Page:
By Sammy Medina | Fast Company
A PAIR OF DESIGNER-PROGRAMMERS 3-D PRINTED THIS FLASHY FIXTURE WITH BAKED-IN ASSEMBLY INSTRUCTIONS.
3-D printing acolytes claim the technology can do just about anything. If they can be believed, the future--or “revolution” if you like--will be printed. Naturally, there’s a consumer angle here. For a few thousand bones, the power and promise of 3-D printing can be yours. A desktop 3-D printer, like the MakerBot or Formlabs Form 1, levels the playing field, giving the designer, researcher, and even just basement hobbyist equal opportunity to create whatever polymer chimera they can dream of.
But there are some limitations to these machines, or rather, to the standard 3-D printing techniques used to operate them. Hyperform, a new 3-D printing process (see more here and here), is designed to optimize your tabletop printer and allow you to print huge objects without any add-ons and upgrades. Like this chandelier, the first object to be printed using Hyperform and assembled out of a single strand of material.
Designed by Hyperform developers Marcelo Coelho and Skylar Tibbits, the chandelier was a first pass at applying the system to product design. The project, which was funded by a grant from Ars Electronica, assumes a sculptural form with a pyramid-like massing. It’s made of translucent plastic that burns a soft glow when light hits it. From afar, the chandelier appears almost crystalline, an effect that’s heightened by the sharp, triangulated geometry.
But look closer, and the object’s edges soften to reveal an rhythmic array of circular links. These are integrated onto the single plastic chain that winds its way from chandelier’s top and bottom (or whichever direction its terminus lies). The links are notched at different angles that have been algorithmically calibrated, enabling one segment of the chain to easily connect to another. The strand itself is encoded with the information needed to assemble the object itself. The parts bend at right angles in predetermined ways, so that the user doesn't need an instruction booklet or fluency in English or Swedish to put the piece together.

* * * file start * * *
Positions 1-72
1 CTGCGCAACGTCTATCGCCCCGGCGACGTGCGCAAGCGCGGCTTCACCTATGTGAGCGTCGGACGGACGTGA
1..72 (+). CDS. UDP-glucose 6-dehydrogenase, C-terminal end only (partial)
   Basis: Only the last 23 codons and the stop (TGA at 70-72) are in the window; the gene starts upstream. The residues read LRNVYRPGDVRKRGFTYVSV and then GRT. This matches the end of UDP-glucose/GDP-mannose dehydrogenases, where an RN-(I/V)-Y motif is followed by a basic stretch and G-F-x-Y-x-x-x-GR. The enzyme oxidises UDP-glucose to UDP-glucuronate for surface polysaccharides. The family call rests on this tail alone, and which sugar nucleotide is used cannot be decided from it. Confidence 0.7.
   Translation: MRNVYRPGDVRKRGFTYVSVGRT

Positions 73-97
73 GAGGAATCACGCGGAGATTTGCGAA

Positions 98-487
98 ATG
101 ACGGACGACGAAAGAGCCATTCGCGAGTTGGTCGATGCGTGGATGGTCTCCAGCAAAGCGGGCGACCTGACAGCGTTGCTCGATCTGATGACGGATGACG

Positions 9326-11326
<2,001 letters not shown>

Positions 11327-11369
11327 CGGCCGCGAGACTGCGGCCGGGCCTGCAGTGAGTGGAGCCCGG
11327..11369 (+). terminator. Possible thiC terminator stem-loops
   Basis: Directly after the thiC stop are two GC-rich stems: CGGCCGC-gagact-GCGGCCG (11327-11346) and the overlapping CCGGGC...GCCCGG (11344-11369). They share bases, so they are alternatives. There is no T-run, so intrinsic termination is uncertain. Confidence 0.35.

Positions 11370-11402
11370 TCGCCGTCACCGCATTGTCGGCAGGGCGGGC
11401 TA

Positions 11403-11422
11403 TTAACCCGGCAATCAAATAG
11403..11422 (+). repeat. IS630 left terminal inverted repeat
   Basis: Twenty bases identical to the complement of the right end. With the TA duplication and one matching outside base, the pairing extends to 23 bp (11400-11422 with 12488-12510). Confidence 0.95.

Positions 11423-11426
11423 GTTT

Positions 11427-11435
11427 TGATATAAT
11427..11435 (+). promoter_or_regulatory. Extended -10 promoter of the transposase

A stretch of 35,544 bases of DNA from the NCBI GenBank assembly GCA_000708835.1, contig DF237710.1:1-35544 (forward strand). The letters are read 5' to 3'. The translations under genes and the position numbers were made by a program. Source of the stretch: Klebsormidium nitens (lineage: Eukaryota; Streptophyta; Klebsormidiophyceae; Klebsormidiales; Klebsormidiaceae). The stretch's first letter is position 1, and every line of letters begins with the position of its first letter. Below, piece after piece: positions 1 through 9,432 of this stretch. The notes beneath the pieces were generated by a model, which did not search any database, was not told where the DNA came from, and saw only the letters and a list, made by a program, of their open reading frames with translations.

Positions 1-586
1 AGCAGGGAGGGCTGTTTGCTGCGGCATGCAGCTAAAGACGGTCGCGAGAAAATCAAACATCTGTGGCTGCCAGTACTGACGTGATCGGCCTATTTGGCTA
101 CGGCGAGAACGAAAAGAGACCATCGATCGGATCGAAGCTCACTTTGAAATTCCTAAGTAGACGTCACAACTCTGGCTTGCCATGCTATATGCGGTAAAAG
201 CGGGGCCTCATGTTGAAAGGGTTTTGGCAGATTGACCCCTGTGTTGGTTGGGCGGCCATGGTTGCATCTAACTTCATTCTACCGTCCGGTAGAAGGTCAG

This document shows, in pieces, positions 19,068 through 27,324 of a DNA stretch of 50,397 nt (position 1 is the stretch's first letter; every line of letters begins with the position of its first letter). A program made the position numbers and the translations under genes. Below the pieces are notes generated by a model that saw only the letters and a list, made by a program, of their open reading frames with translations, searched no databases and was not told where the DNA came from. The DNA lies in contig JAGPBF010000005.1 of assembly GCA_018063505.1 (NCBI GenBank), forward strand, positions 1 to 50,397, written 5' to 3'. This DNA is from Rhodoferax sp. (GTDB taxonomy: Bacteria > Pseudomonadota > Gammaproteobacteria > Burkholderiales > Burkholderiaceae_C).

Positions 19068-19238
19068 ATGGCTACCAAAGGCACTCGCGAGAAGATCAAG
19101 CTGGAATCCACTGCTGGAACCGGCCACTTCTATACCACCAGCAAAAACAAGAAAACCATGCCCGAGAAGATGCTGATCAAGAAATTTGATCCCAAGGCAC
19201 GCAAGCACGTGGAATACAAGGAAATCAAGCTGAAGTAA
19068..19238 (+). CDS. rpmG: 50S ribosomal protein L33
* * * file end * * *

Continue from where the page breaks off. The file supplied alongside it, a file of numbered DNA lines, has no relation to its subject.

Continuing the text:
The chandelier was the perfect outlet to “We wanted to look at the product spectrum to show how we could make a fairly large scale product that wouldn’t have been possible on smaller 3-D printers,” Tibbits tells Co.Design. “You’d need a super expensive machine to make a product like this.”
Only the printer Coelho and Tibbits used wasn’t. The designers partnered with Formlabs for the project and used a standard, off-the-shelf Form 1 to print the chandelier. “We took advantage of the high resolution of the Form 1,” Tibbits says, speaking of the final object’s clean, crystal appearance that you wouldn’t get from comparably priced machines.
The pair say that they will continue to refine the design and perhaps even extend the piece into a whole line of products. These will vary in complexity and shape, but will also be made using the exact same process. Coelho even imagines a set of Hyperform flat pack furniture that would assemble itself. Pull your would-be table out of it box, plug it in, and sit back and watch TV until you have a fully formed and structural table by your side. It’s the next best thing since, oh, well you know.
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